In an article appearing on 30 April, the Washington Post reported that “across the country this month, at least four men have opened fire on someone who’d stumbled upon their space, resulting in one death, two injuries and a car pocked with bullet holes.”
- In Elgin, TX, two cheerleaders misidentified their car in a store parking lot. The owner shot them.
- In Hebron, NY, a young woman in a car made her way up what she thought was the driveway for her destination. She realized her mistake and turned the car around. The home owner shot and killed her.
- In Davie, FL, an Instacart delivery driver knocked at the wrong door. The home owner shot at the driver, hitting the driver’s car.
- In Kansas City, MO, a boy knocked on a door thinking that he was at the house where his siblings were playing. It was the wrong house. The home owner shot him.
There are other recent incidents, including the Texas man who shot and killed some his neighbors after they asked him to stop firing his gun in his yard but here I want to focus on the indented items above. All of them involve simple honest mistakes on the part of those who were shot. Guns in the United States so often leave a trail of misery and death in their wake that the litany of sorrow numbs me. However, in my judgment these four incidents sound a variation in that litany.
Perhaps the experts cited in the 30 April story are correct when they attribute these shootings to “the easy availability of guns, misconceptions around stand-your-ground laws, the marketing of firearms for self-defense — and a growing sense among Americans, particularly Republicans, that safety in their backyard is deteriorating.” However, my attention is drawn not so much to the cause of these four shooting incidents as it is to the effects.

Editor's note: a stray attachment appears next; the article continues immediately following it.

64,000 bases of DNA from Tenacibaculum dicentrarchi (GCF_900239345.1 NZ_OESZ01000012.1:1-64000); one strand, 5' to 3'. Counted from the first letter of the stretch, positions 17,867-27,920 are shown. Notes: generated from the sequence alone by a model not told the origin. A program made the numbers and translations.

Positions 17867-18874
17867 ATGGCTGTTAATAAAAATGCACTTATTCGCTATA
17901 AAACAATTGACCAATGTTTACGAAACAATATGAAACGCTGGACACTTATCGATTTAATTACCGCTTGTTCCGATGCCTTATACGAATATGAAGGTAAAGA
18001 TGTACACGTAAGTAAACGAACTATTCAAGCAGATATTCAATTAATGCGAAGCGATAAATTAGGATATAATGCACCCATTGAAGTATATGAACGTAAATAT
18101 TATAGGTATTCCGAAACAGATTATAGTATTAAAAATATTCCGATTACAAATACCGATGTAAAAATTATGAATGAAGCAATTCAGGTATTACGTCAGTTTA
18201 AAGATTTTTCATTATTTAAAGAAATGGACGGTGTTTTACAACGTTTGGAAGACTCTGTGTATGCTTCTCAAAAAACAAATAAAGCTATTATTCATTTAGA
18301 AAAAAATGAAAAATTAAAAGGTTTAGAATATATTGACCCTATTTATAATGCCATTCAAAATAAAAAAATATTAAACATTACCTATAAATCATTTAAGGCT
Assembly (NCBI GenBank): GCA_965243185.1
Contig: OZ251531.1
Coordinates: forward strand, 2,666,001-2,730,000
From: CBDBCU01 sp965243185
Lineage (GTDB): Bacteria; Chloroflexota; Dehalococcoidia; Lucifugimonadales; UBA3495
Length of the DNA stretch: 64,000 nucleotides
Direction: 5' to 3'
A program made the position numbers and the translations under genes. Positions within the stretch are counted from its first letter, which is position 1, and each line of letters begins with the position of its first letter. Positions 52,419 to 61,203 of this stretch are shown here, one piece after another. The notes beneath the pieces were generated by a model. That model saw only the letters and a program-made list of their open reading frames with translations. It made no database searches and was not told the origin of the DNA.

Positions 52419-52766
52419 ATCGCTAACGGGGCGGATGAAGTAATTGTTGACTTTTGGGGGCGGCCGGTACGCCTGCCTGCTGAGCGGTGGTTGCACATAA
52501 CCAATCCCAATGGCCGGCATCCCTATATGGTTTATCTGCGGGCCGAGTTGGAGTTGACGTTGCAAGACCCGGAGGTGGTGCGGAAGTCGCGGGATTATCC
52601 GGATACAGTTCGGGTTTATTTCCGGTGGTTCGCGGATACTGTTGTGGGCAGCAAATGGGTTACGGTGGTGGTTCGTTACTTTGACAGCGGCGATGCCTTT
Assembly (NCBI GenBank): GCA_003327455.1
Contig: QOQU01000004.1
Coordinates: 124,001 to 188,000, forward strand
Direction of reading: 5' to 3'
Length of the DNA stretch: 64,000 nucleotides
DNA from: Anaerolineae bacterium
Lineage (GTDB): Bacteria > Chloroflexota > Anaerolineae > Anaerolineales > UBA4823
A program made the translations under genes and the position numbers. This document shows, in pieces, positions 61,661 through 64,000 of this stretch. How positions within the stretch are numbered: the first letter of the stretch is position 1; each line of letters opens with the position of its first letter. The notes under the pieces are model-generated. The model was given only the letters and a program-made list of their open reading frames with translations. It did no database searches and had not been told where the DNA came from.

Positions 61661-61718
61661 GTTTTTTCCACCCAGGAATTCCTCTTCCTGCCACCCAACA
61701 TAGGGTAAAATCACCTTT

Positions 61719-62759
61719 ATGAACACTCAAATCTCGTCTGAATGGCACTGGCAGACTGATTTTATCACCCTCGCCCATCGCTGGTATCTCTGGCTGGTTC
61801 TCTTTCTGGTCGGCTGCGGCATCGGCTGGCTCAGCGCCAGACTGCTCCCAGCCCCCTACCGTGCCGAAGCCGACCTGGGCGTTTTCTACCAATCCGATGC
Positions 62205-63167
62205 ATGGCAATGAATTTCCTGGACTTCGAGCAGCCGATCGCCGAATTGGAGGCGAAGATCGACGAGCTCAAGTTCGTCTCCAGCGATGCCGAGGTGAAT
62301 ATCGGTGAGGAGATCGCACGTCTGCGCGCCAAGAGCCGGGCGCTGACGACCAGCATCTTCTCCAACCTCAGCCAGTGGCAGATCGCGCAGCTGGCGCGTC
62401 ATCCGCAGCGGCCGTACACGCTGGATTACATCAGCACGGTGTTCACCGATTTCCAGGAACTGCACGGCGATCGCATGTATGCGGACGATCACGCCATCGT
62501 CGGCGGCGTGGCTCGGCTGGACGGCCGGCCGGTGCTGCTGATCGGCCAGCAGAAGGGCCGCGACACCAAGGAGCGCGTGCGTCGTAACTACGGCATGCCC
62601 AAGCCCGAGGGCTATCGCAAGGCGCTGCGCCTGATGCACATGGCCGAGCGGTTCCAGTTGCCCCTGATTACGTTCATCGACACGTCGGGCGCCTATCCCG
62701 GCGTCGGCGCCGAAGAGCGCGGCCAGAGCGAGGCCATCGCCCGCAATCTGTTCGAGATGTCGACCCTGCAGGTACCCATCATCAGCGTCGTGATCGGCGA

As a theologian who researches the interplay between consumerism and sacramental worship, I have been fascinated by what James K.A. Smith has called “liturgies of mall and market . . . that shape our imaginations and how we orient ourselves to the world.”* The practice of shopping (or even just being present as other shop) can condition one to perceive the world in a certain way. This “certain way” might be characterized by the idea that everything is or should be immediately available. It might include comparing one’s bodily appearance and one’s clothing to the ads plastered everywhere. It might even include judging one’s associates by the standards of those ads. In this way, shopping can invite a kind of competitive individualism. Christian worship, on the other hand, at least ideally involves curtailing individualism. No. 95 of the General Instruction of the Roman Missal directs that “[members of the assembly] are to shun any appearance of individualism or division, keeping before their eyes that they have only one Father in heaven and accordingly are all brothers and sisters to each other.”
I wonder now about the liturgy of the gun, which in the four highlighted cases amounts to “make a mistake – get shot.” I am not inviting anyone to be the next shooting victim. Yet what are we (and what am *I*) doing to be a vital part of a “Church which is bruised, hurting and dirty because it has been out on the streets, rather than a Church which is unhealthy from being confined and from clinging to its own security” (Francis, Evangelii Gaudium, 49)? What are our liturgies doing to form us into believers who will reach out to others and risk the honest mistake? What are *we* doing to form our liturgies so that these liturgies will help us to respond, in ways large and small, to the liturgy of the gun?
*James K.A. Smith, Desiring the Kingdom: Worship, Worldview and Cultural Formation (Grand Rapids, MI: Baker, 2009). 25. His fuller treatment of these liturgies appears on pp. 96-101. See also my November 2019 post on The Liturgy of the Mall.